No, Jesus says we should not hold on to our anger. There is no cause that justifies it. Sure, as human beings we may get mad—and actually this is the root word in our text, the same word as “orgy.” We can get carried away by the madness of anger. Ephesians tells us, “‘Be angry, and don’t sin.’ Don’t let the sun go down on your wrath” (Ephesians 4:26 WEB). Christians do not hold on to their anger. If we get angry we do not try to get even but instead be reconciled with our enemy. Jesus tells us just what to do: leave your gift at the altar and go make up with your brother and sister. Paul in Romans, “If it is possible, as much as it is up to you, be at peace with all men” (Romans 12:18 WEB). We may not be able to change the other person but we can change ourselves. Forgive the trespasses of others so that God forgives you yours.
If uncontrolled anger is the greatest of sins, then sexual immorality follows right after. “Thou shalt not kill. Thou shalt not commit adultery.” And here Jesus expands the commandment as well. It is not enough to avoid the act of adultery, but lust in the heart also breaks the commandment. The words here do not mean a passing glance that notices beauty and appreciates it, but the leering, ogling, staring that objectifies the other person that is wrong. Unbridled anger destroys communities and relationships; so does uncontrolled lust. Jesus says it is better to tear out your eye, cut off your right hand, than to end up in hell.
Jesus’ teaching on divorce is really part of this same commandment. In Jesus’ time, there were two parties within the Jewish community that took opposite stands on divorce. Rabbi Shammai interpreted Deuteronomy 24 strictly: “Suppose a man enters into a marriage with a woman but she does not please him because he finds something objectionable about her so he writes her a certificate of divorce.” To Rabbi Shammai, “something objectionable” means an indecency, the word is “some nakedness.” Rabbi Hillel interpreted the passage very loosely, “something objectionable” could really be whatever the man thought “something” was. Rabbi Akiba interpreted to mean: “if she is no longer beautiful to the man.” Men were divorcing their wives for burning the dinner, for losing their looks; maybe the man had found a younger, prettier woman. Jesus takes Shammai’s strict position and makes it stricter yet.
Among Christians there should be no divorce. Yes, if the woman had committed adultery, then it is permissible to divorce. But Mark and Luke and Paul would not even concede this. Christians do not divorce their wives and do not marry divorced women. By the time of the Reformation, Luther expands the commandment to include men as well—”We are to fear and love God so that in matters of sex our words and conduct are pure and honorable and husband and wife love and respect each other.” The Heidelberg Catechism read, “All unchastity is condemned by God…we should therefore detest it from the heart and live chaste and disciplined lives whether in holy wedlock or in single life.”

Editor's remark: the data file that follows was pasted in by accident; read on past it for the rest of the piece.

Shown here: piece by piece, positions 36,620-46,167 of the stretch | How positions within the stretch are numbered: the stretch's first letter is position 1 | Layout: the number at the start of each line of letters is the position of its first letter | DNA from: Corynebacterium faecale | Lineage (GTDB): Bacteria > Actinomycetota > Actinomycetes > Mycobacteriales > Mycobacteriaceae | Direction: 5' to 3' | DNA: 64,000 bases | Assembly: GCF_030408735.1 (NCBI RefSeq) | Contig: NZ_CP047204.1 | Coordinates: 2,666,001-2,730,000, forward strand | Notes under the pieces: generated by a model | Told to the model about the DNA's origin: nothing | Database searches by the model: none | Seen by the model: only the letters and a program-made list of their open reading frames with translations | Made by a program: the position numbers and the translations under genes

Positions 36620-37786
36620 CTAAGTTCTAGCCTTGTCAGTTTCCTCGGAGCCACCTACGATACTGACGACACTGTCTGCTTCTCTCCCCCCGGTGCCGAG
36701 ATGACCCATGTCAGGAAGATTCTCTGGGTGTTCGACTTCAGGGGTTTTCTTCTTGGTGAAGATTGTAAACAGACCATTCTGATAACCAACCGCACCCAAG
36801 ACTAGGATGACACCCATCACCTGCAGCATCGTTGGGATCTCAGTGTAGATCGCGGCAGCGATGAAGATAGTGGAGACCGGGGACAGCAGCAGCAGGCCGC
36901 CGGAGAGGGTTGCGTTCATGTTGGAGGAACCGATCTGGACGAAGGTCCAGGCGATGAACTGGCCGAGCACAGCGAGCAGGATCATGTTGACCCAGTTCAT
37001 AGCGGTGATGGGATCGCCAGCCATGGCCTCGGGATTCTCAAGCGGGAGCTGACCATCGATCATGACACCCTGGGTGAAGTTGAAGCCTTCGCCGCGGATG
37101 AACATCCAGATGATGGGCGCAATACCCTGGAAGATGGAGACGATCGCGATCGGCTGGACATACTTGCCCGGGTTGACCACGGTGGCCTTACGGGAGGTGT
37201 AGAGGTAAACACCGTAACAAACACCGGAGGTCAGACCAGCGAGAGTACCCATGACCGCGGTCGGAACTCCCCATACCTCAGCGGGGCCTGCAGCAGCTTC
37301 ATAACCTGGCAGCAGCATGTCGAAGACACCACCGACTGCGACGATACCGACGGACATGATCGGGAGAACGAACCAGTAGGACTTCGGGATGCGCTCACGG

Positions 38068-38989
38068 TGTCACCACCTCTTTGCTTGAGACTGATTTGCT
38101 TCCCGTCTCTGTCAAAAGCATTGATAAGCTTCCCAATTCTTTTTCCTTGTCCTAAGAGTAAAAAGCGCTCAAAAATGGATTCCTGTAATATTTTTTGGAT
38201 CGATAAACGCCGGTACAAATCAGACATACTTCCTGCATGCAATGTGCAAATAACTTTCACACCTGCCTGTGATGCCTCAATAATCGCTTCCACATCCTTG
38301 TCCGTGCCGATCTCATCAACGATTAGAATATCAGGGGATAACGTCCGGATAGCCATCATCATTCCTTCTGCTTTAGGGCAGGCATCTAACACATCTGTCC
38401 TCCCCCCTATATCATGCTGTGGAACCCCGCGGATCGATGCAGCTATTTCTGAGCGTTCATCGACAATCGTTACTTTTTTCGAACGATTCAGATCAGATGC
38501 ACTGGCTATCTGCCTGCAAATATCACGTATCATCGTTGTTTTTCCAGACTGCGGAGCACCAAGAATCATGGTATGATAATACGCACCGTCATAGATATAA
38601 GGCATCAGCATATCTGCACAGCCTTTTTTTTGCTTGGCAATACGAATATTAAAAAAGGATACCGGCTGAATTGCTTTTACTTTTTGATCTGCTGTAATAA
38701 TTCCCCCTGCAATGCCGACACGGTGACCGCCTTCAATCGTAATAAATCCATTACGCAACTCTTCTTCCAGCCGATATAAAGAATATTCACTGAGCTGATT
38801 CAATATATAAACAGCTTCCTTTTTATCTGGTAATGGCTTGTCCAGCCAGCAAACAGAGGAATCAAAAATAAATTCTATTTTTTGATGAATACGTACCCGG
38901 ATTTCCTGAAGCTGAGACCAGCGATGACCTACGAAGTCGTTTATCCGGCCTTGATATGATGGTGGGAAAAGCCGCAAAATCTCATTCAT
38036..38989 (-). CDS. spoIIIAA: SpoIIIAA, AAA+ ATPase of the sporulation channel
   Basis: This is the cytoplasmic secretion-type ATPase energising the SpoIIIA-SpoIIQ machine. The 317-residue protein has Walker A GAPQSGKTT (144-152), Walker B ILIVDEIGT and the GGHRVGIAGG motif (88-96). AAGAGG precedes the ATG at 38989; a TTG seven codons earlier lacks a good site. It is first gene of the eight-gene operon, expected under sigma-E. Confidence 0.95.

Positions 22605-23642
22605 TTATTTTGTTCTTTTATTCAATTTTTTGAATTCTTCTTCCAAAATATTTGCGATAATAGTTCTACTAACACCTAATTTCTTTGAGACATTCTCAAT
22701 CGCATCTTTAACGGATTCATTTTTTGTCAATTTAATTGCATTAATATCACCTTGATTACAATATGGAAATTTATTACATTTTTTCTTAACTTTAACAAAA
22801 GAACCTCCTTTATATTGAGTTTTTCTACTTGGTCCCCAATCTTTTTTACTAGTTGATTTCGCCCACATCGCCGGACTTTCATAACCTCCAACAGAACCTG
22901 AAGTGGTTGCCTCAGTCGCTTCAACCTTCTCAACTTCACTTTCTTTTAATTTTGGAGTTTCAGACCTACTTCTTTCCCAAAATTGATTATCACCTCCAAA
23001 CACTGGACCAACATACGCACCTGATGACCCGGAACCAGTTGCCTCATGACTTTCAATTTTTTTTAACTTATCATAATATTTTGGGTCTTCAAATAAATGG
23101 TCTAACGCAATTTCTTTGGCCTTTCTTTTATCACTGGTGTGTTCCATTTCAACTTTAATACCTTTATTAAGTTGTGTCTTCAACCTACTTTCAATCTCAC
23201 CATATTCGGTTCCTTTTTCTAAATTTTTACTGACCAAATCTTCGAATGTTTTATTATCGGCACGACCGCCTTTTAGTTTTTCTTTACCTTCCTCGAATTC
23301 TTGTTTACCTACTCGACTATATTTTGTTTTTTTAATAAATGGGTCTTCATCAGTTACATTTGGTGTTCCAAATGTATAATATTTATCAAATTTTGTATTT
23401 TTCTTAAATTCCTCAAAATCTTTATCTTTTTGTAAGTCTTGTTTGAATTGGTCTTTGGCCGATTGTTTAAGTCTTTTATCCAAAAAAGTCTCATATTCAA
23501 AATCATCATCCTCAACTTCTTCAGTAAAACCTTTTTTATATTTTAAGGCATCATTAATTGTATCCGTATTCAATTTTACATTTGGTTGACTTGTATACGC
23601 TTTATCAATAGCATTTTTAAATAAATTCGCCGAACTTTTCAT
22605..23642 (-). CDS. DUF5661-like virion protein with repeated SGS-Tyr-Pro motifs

We are called to godly living in thought, word and deed. Words too—the next commandment that Jesus expands is the eighth: “Thou shalt not bear false witness.” Jesus counters, “Again you have heard that it was said to them of old time, ‘You shall not make false vows, but shall perform to the Lord your vows,’ but I tell you, don’t swear at all” (Matthew 5:33-34 WEB).
Have you ever heard someone say, “I swear it is the truth,” or “I swear on a stack of Bibles that it is the truth!” I do not know about you, hearing that always makes me think that everything else that the person says must be a lie. Jesus simply tells us, “Let your ‘Yes’ be ‘Yes’ and your ‘No’ be ‘No.’ Whatever is more than these is of the evil one” (Matthew 5:37 WEB). Christians are to be honest people, speaking the truth clearly. We are called to “speak the truth in love.” Paul advises Timothy to be kindly to everyone, patient, correcting with gentleness. Words can hurt. Some words hurt so badly that relationships are destroyed. Jesus is telling us to make sure our words are truthful and loving, building up and not tearing down. Luther got this commandment right when he explains, “We are to fear and love God so that we do not betray, slander or lie about our neighbor but defend the neighbor, speak well of the neighbor and explain the neighbor’s actions in the kindest way.”
It is important how we live our life as God’s people. We are held to a higher standard just because we know God and love God, because we have had our sins forgiven and been given the Holy Spirit. We are not just drifting along, but called to take up the oars and row our boat to the other shore. We are expected to help one another, forgive one another, respect one another. It is hard work being a Christian, loving God with all our heart and mind and soul and strength and then loving our neighbors as ourselves. But remember this, if God asks you to do something, God will give you the necessary strength to carry out the task. Amen.
Scripture quotations from the World English Bible.
Copyright 2014 James D. Kegel. Used by permission